Although China and the Association of Southeast Asian Nations are on the course to negotiate the text of a code of conduct in the South China Sea, outside forces continue to try and make waves.
According to a statement released by the US military on Wednesday, the United States and the United Kingdom conducted coordinated drills in the South China Sea between January 11 and 16.
This show of force in the sensitive waters can by no means be interpreted as a goodwill gesture. It only further complicates the situation in the South China Sea and turns it into a potential regional flashpoint.
Defending freedom of navigation is the justification given for such military maneuvers in the South China Sea, yet the only impediments to it are such provocative actions.
As the world’s second-largest economy, China knows full well how important it is for the international shipping lanes to be unimpeded. But by barging through the door of China’s territorial waters uninvited in this way, the US and its allies force China to shoo them away. Although it is their actions which are unruly, they then create a fuss about how aggressive China is.
The US calculations of the risks and benefits of such military provocations have more to do with its own sense of identity and its feelings of insecurity when it is not throwing its weight around, rather than any desire to get involved in regional affairs in a constructive way.
The US has found a willing accomplice in the UK, which having hobbled itself with Brexit is desperately seeking a supportive shoulder to lean on, preferably one that will dip its hand into its wallet to extend a token of thanks.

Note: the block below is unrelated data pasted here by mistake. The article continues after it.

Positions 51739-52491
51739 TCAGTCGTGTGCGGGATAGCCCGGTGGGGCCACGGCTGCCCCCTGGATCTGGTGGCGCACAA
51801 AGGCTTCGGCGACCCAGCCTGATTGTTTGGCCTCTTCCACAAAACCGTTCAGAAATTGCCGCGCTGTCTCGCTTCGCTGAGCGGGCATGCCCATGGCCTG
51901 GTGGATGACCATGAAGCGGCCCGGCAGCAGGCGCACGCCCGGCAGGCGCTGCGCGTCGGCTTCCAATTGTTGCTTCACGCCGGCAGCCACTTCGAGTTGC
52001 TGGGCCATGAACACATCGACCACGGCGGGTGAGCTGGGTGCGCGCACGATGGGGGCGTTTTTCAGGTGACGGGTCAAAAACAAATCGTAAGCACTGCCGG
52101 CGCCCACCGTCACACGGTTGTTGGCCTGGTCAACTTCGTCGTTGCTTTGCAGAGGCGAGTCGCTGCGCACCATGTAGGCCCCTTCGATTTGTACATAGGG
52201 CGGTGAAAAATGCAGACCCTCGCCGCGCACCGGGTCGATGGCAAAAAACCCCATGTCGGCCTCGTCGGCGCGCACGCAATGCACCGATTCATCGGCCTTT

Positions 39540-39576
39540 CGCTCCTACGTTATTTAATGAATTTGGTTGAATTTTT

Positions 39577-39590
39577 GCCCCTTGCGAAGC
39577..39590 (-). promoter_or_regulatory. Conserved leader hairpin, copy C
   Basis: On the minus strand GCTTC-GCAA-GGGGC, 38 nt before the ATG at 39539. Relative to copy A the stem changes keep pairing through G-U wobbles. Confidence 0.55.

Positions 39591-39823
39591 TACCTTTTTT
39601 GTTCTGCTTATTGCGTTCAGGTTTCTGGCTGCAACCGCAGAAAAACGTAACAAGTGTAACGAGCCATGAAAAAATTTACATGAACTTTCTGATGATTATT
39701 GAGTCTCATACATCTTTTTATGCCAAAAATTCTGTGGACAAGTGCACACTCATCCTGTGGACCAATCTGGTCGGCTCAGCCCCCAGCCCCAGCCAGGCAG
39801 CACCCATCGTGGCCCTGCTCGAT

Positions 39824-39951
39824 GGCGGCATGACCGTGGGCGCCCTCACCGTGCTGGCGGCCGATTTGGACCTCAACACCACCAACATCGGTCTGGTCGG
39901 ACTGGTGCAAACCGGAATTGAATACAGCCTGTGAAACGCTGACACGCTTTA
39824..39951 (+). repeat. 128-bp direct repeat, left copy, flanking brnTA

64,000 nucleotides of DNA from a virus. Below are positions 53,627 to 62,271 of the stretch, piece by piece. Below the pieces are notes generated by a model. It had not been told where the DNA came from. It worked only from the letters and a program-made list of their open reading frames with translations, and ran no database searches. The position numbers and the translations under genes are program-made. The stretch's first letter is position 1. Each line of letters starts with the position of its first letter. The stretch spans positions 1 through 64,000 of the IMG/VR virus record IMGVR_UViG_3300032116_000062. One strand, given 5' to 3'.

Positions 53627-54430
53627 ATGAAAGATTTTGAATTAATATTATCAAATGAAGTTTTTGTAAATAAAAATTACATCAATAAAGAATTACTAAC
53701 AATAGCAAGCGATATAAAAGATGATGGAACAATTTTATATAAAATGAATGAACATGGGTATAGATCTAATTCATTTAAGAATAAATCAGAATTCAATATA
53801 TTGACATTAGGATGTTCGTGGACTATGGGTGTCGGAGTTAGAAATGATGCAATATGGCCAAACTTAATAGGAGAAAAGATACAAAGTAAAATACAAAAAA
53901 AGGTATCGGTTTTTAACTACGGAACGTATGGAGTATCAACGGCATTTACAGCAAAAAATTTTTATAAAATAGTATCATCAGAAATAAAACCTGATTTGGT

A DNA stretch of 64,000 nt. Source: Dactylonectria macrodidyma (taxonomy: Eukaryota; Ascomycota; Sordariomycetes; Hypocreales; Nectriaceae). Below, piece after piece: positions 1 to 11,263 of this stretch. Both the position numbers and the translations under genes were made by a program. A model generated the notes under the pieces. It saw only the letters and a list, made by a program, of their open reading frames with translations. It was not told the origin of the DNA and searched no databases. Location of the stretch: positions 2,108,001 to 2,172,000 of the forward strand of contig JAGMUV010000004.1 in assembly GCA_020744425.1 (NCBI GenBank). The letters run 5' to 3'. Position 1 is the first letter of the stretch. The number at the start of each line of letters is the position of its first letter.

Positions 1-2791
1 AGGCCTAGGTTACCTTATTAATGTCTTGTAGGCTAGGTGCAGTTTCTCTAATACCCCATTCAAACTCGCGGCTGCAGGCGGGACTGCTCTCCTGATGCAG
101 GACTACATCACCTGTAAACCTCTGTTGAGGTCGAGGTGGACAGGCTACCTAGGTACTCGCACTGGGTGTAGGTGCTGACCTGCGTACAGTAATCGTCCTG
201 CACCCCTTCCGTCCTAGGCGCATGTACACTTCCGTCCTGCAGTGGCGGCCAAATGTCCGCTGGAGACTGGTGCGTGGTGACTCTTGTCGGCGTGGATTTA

Instead of projecting their power in waters thousands miles away and creating an unnecessary ruckus, both the US and the UK should mind their own business. After all, the historic government shutdown in the US and the UK’s Brexit shambles show they have much to do back home.
China has made it clear it will not back down in the face of the US and its allies baring their teeth and growling hypocritically about recalcitrant behavior.
There is a consensus in the region that interference from outside forces in regional affairs is the biggest threat to peace and stability, as it is habitually and intentionally disruptive.
By finalizing a code of conduct for the waters, and enhancing their cooperation in developing the maritime economy, scientific research and weather forecasting, maritime search and rescue, and anti-piracy operations, China and other countries in the region can ensure such outside meddling does not achieve its divisive and disorderly intentions.
(This is an editorial published on China Daily on January 18)